Monday, June 22, 2009

Financial modelers need to THIMK!

There was a cartoon from many years ago showing a man sitting at a desk. His eyebrows were furrowed and he was obviously deep in thought. He had a sign above him that read THIMK!

Long time readers of these pages know that I am an advocate of modelers to think long and hard about the assumptions behind their models before turning them on. Unfortunately, many are thimking instead of thinking.

Here is another example.


Using Altman Z for financials?
I recently participated in an online discussion in response to a financial modeler’s question about applying Altman Z to financial companies. (See my previous discussion on the limitations of Altman Z here.)

If you don’t know the Altman Z, the formula is a function of liquidity, balance sheet strength and earnings power:

Altman Z =
1.2 X Working capital/Total assets +
1.4 X Retained earnings/Total assets +
3.3 X EBIT/Total assets +
0.6 X Market value of equity/Book value of debt +
0.999 X Sales/Total assets

The formulation was originally conceived for operating industrials, not financials. It appeared to me that for someone to even ask the question about applying Altman Z to financials indicates that he hasn’t sufficiently thought about the assumptions behind the model.

You could plug it the numbers, it would give you an answer. GIGO: Garbage In, Garbage Out. It would be as useful as newly minted MBAs trying to apply Black Scholes to fixed income instruments.


The Financial Modeler’s Manifesto
Over at his blog, Paul Wilmott posted the Financial Modeler’s Manifesto, which starts with an echo of the Communist Manifesto:

A spectre is haunting Markets – the spectre of illiquidity, frozen credit, and the failure of financial models.

It concludes with “Modelers' Hippocratic Oath”:

~ I will remember that I didn't make the world, and it doesn't satisfy my equations.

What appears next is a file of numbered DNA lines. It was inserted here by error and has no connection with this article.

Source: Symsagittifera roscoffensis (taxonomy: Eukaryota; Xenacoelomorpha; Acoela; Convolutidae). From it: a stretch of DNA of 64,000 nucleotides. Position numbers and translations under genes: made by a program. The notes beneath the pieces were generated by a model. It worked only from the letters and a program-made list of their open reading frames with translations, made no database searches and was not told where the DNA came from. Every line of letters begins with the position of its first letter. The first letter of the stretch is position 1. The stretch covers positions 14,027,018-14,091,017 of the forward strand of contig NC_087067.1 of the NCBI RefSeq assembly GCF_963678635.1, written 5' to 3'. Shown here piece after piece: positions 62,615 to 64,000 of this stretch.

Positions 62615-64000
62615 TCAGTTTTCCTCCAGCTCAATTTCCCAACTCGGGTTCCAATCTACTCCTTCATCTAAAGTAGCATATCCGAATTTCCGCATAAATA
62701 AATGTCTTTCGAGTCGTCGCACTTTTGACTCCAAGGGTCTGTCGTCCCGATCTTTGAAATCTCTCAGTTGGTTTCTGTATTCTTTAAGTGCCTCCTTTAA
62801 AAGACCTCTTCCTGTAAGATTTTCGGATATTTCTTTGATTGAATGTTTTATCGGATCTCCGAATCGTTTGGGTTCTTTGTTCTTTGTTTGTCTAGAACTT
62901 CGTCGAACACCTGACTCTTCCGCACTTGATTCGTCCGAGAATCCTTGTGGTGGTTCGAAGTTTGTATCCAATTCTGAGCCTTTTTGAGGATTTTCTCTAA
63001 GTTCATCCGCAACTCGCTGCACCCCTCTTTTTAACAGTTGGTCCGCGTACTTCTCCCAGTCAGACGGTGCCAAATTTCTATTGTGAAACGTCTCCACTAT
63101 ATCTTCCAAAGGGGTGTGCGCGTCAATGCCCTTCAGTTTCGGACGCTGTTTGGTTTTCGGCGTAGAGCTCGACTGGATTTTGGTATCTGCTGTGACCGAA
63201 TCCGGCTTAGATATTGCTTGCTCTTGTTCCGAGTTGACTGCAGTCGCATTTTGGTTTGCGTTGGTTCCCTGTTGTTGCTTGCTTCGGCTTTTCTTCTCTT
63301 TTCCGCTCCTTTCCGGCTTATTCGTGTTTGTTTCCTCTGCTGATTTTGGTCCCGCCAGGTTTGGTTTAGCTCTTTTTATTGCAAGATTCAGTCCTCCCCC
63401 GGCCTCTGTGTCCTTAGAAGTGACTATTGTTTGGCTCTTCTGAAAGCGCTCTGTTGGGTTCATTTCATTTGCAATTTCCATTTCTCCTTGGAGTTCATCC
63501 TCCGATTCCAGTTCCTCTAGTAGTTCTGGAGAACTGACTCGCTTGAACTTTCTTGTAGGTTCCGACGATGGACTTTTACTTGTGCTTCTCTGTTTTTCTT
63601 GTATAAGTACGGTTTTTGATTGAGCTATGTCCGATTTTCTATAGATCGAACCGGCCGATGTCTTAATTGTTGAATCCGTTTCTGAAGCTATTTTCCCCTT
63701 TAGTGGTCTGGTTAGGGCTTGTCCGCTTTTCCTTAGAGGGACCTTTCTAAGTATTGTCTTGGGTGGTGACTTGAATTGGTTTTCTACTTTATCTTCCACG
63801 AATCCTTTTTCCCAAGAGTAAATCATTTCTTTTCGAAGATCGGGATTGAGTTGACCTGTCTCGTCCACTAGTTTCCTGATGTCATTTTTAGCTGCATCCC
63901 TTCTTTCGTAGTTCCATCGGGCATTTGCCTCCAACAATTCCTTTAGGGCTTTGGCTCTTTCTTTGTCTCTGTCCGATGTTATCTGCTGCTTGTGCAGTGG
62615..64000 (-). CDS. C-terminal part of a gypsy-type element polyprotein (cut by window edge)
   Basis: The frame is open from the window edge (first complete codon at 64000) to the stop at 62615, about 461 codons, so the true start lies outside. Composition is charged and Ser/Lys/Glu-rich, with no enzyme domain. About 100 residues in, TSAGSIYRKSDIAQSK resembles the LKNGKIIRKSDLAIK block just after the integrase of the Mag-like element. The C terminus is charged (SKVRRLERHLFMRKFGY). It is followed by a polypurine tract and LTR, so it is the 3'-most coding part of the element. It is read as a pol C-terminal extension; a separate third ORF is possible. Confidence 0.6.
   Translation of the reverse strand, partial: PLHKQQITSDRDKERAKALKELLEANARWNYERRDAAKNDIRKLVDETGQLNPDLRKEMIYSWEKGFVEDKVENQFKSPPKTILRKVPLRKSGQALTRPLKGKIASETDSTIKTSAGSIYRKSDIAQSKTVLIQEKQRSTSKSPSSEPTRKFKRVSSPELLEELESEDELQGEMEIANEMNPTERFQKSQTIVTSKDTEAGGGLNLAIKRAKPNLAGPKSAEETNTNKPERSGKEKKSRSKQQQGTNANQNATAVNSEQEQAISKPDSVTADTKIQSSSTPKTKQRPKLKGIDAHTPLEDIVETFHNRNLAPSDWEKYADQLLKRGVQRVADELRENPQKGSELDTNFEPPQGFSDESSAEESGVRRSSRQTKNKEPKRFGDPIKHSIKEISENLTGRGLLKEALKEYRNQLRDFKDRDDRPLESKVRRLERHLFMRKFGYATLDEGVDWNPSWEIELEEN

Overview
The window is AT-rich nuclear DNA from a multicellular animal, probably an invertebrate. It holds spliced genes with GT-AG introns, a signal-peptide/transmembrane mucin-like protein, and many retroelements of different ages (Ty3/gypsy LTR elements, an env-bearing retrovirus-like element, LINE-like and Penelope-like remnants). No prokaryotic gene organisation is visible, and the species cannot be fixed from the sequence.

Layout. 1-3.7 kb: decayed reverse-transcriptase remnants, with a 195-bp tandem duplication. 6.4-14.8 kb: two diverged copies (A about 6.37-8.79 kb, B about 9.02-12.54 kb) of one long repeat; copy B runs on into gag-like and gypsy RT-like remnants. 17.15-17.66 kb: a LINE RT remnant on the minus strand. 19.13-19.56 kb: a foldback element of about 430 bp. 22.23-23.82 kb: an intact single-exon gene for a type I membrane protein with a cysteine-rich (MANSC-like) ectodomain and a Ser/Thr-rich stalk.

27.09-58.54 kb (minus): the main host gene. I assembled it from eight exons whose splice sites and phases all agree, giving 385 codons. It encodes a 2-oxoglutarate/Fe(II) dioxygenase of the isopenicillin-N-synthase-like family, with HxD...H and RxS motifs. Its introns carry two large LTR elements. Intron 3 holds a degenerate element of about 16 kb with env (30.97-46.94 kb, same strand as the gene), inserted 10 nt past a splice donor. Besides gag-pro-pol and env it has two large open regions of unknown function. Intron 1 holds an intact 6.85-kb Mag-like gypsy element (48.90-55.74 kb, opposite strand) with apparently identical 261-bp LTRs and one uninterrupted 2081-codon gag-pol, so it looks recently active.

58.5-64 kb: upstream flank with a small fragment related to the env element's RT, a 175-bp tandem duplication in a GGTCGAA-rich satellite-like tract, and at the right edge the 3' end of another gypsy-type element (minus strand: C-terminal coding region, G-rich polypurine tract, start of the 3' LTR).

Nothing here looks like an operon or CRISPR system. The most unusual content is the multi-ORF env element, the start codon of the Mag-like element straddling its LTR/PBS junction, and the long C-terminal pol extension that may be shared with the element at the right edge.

~ Though I will use models boldly to estimate value, I will not be overly impressed by mathematics.
~ I will never sacrifice reality for elegance without explaining why I have done so.
~ Nor will I give the people who use my model false comfort about its accuracy. Instead, I will make explicit its assumptions and oversights.
~ I understand that my work may have enormous effects on society and the economy, many of them beyond my comprehension.

I wholeheartedly agree. Read the whole thing. Examine the assumptions in your models and apply them intelligently. If you haven’t seen Wilmott’s Newsweek profile, it’s also well worth a visit too.

Happy modeling!

1 comment:

Kroesus2 said...

For your international readers, who might not understand the meaning of 'Thimk':

"The classic IBM 'THINK' sign was said to be a permanent feature of IBM offices around the world until the 1970s. The 'THINK' concept as company mantra originated with IBM founder Thomas J. Watson Sr. in the 1940s and was often parodied outside of IBM (in the.shtmls of Datamation, for example) when this high standard went occasionally unmet....
The IBM sign that said THINK was immensely popular in the business world for decades. The simple sign was seen everywhere. Then, in the late 1950s, there was a counter-fad: signs saying THIMK began springing up in offices and schools. The point was that whoever wrote the sign obviously was not following his own advice, since he could not "think" well enough to spell the word "think" correctly!
The THIMK sign originated in (or at least was popularized by) Mad
Magazine. Ironically, a rival humor magazine later named itself THIMK.
Imitation is the sincerest form of flattery!"

Source:
http://answers.google.com/answers/threadview?id=720433

Thanks for your interesting blog.